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Our Birthday Celebration Continues at the NY Stock Exchange

Monday, July 14th, 2014

In honor of Geek Squad’s 20th birthday, Commissioner Chris Askew, a number of Agents from across the country and a couple of Best Buy Blueshirts rang the opening bell at the New York Stock Exchange (NYSE) on Monday, July 14.


The Agents and Blueshirts were invited to join Chris at the NYSE in recognition of their outstanding customer service and commitment to maintain the highest standards of Geek Squad’s brand and culture. Chief Inspector Michael Sherwood and Deputy Commissioner Ronnie Hill also made the trip out to Wall Street with the crew to ring in the new trading day. Chris and team had a great time and were honored to oversee the beginning of a new week at the most important financial center in the free world.

Front row, left to right: Double Agent Lindsey Schnase from Bismarck, ND, Agent Rebecca Waller from Minneapolis, MN,Blue Shirt Milana Shakhnazaryan from New York City, Chris Askew, Precinct Agent Cody Halvorson from Reno, NV, Blue Shirt Regina Barresi from New York City, Covert Agent Cheryl Dorgan from Long Island, NY. Back row: Agent Shawn Hinton from Chino, CA, Ronnie Hill, New York Stock Exchange official, Agent Kaleb Pfaff from Olathe, KS, Michael Sherwood, Agent Cody Parker from Minneapolis, MN.

Check out the video of Monday’s Geek Squad ringing the opening bell on the NYSE YouTube channel.

Agent Tanya B. has been a woman of technology since 2009. When she steps away from her role maintaining the website, Tanya is either at the gym, walking her dog, or gaming with the other Agent B. Having moved to corporate from Florida last spring, she’s trying really hard to not complain about the cold too much.

No, Geek Squad Did Not Analyze the Christmas Tree App (Hoax alert)

Tuesday, November 26th, 2013

About three years ago, a message began circulating in cyberspace saying that Geek Squad had discovered a Facebook app called “the Christmas Tree App” and we thought it was “one of the worst viruses ever.” This was a hoax.

At that time Geek Squad reached out through our social media presence and various hoax debunking sites to say that we had never investigated any Christmas-tree-related Facebook apps. Because we never looked into it, we couldn’t have determined the extent to which it could be dangerous to Facebook users.

The problem with internet hoaxes like these are that they flare back up again on occasion. That particular hoax email made the rounds again in 2011, and we reached out again through social media and this blog at that time. While we didn’t hear much about this email hoax last year, it seems to be making a comeback, so we thought it would be a good time to reach out  on this topic again.

Let’s make this clear: Geek Squad has never formally investigated any Facebook app that involved Chrismas trees, nor have we identified it as the source of any infections in any tech cases we have solved. This does not automatically mean that the “Christmas Tree App”, if you find one on Facebook, is ok to use.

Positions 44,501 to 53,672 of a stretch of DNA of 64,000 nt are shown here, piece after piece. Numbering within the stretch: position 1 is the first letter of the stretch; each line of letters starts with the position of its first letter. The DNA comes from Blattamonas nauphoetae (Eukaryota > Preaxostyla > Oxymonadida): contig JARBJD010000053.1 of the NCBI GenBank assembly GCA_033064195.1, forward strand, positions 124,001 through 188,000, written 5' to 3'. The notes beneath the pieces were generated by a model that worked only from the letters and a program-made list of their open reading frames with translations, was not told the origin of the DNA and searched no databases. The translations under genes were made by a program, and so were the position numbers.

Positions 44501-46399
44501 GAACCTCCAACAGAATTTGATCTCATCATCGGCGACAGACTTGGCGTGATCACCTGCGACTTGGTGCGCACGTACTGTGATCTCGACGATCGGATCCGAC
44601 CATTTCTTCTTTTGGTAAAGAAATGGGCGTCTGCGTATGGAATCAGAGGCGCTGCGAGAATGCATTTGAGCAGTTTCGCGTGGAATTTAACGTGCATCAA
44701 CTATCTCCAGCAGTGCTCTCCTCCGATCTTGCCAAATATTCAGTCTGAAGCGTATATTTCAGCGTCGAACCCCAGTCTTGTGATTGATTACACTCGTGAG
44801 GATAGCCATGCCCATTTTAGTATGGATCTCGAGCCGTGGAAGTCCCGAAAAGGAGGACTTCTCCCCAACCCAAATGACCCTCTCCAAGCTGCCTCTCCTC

As a general rule, if it’s not 100% necessary for you to use an application and you can’t verify that the developer is trustworthy, you will want to do some research before using it. There are a number of approaches users can take to keep from installing nefarious apps on Facebook. Start by looking through the Facebook Security page for tips on keeping your profile information secure.

Any Facebook application that you install or use on your profile has access to your personal information and friends list, so make sure you’re only giving applications and people you trust access to your personal info.

As always, if you are dealing with any undesired computer symptoms, seek help from a computer professional as soon as possible. If you notice any signs of your Facebook account being compromised or sending out messages you didn’t intend to send, it could be a signal that your computer may be infected, and you should seek professional assistance.

Agent Derek has been removing techno-stress from the lives of his Geek Squad clients since 2005. When not providing remote help as an Online Support Agent, he likes to take to the road on a vintage motorcycle for adventures through Ohio country highways.

Urban Legends and Facebook Graphic Search: Telling Truth from Fiction

Wednesday, November 6th, 2013

One of my favorite things about Facebook is that it helps me keep up with my family & friends. I’ve traveled a lot in my life, and lived in other states and overseas — so Facebook allows us to share a little bit in each other’s lives. Whether sharing pictures of kids, trips & pets, or sharing life experiences as they happen, it generally let’s each of us know what’s going on, and helps keep us close.

Mark Twain once said  “A lie can travel half way around the world while the truth is putting on its shoes.” Never has this been easier than online — especially when it comes to fears of others infringing on their privacy. I was taking a spin through my Facebook feed not long ago and ran across this post from a few of my friends: